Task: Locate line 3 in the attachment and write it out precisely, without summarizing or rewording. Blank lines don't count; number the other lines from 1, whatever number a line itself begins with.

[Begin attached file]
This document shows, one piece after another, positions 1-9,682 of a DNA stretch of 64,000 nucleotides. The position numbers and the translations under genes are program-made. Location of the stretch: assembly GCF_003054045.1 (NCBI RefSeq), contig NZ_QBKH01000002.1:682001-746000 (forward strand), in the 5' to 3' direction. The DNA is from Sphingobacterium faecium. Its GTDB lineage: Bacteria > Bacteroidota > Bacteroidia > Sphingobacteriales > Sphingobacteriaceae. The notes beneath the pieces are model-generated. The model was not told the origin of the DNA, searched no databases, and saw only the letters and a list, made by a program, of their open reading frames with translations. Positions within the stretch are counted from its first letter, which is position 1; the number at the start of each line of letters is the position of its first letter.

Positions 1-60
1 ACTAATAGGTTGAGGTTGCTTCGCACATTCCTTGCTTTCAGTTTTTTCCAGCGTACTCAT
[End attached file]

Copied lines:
1 ACTAATAGGTTGAGGTTGCTTCGCACATTCCTTGCTTTCAGTTTTTTCCAGCGTACTCAT